A Business Case for the Current Labor Environment

As the tight labor market collides with generational shifts in the workforce, operators should reexamine their approach to staffing.
Restaurant showing kitchen and dining area

Let’s level-set the current labor conditions and its implications for your commercial foodservice operation.

The national unemployment rate averaged 4.85% for 2016 according to U.S. Bureau of Labor Statistics, the lowest since 2007 and one of the lowest we’ve seen in the last 30 years. Courtesy of this minor unemployment figure, labor conditions are tightening. There are fewer employees to go around, slimmer candidate pools, increased competition and higher costs associated with retention.

The big workforce shake-up

As if that wasn’t enough, generational factors are also impacting workforce management. As baby boomers age out of the workforce—they are reaching retirement age at a rate of 10,000 per day and will be for the next 12 years, according to the Pew Research Center—staff makeup is going to shift dramatically, with Gen X and Millennials stepping in to fill their vacant positions.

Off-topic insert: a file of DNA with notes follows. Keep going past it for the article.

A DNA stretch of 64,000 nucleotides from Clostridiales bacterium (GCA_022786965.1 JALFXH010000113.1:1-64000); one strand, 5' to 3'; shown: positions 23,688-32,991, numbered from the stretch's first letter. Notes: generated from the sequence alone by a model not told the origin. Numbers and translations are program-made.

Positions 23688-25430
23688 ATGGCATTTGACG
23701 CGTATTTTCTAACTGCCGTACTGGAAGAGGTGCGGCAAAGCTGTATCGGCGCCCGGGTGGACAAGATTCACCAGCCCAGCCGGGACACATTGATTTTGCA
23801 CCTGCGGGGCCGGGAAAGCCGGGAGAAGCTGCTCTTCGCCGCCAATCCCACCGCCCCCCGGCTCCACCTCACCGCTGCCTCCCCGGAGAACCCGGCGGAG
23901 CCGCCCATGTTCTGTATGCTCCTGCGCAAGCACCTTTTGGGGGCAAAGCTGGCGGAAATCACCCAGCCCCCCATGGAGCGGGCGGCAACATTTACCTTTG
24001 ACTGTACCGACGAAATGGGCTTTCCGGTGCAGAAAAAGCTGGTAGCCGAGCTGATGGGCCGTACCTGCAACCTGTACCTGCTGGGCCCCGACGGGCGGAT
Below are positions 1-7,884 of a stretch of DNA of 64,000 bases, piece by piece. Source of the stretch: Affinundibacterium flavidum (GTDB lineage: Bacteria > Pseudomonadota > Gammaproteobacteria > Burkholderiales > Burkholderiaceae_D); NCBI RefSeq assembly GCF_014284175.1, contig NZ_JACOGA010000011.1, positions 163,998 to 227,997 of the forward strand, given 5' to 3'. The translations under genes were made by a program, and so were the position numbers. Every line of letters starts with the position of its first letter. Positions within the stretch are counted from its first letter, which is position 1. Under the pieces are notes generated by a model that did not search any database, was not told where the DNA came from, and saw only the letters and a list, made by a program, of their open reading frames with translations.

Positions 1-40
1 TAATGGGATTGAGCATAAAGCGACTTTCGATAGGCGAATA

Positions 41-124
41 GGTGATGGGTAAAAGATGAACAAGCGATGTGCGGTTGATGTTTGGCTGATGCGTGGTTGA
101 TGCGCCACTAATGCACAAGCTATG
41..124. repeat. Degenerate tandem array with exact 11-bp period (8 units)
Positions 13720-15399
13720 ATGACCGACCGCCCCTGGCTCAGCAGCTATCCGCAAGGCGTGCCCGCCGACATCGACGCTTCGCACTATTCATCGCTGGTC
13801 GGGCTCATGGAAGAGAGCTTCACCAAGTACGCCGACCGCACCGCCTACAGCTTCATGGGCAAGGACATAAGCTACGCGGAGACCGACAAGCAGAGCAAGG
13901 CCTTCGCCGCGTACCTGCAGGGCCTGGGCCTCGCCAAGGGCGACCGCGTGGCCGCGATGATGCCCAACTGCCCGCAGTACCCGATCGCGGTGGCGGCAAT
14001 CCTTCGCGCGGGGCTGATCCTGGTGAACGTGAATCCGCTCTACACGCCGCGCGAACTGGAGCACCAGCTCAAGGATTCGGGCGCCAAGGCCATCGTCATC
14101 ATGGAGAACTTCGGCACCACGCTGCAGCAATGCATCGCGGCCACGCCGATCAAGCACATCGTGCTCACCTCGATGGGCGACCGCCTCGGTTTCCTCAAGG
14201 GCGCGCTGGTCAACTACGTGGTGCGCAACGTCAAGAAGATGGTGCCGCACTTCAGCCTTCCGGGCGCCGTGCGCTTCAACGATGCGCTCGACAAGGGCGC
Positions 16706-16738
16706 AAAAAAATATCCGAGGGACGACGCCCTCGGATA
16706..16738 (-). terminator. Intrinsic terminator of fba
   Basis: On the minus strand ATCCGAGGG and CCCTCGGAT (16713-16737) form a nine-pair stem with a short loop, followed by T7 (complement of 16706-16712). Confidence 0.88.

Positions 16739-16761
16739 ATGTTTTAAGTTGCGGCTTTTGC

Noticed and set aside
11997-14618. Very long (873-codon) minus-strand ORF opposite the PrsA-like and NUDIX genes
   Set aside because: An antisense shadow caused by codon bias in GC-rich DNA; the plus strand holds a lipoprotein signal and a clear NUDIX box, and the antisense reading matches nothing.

The need for a new staffing plan

As the current job market mixes with this generational shift, employers are finding themselves on complex terrain. To navigate this changing landscape, operators will need to update their staffing processes and solutions. That is where a long-term staffing approach comes in, which should cover off on:

  • Ownership: Decide which labor decisions should be taken on at the executive leadership-level and which ones can be handled by manager(s).

  • An annual plan: Create a yearly plan for reviewing and managing your labor, being sure to break down what needs to happen when, and how often.

  • Required support: Determine what new resources or tools you may need to support your expanded staffing efforts.

  • What success looks like: Establish goals and metrics to track the progress of your workforce management objectives, with clear definitions for success and how you’re going to monitor it so you can course correct if things go off track.

While the new employee landscape will be equally foreign to veteran operators and newly minted restaurateurs, one thing is certain: creating a strategic approach to staffing will be necessary for navigating it.

The content of this article is for informational purposes only. The information in this article cannot and should not stand in for guidance from your human resource experts.

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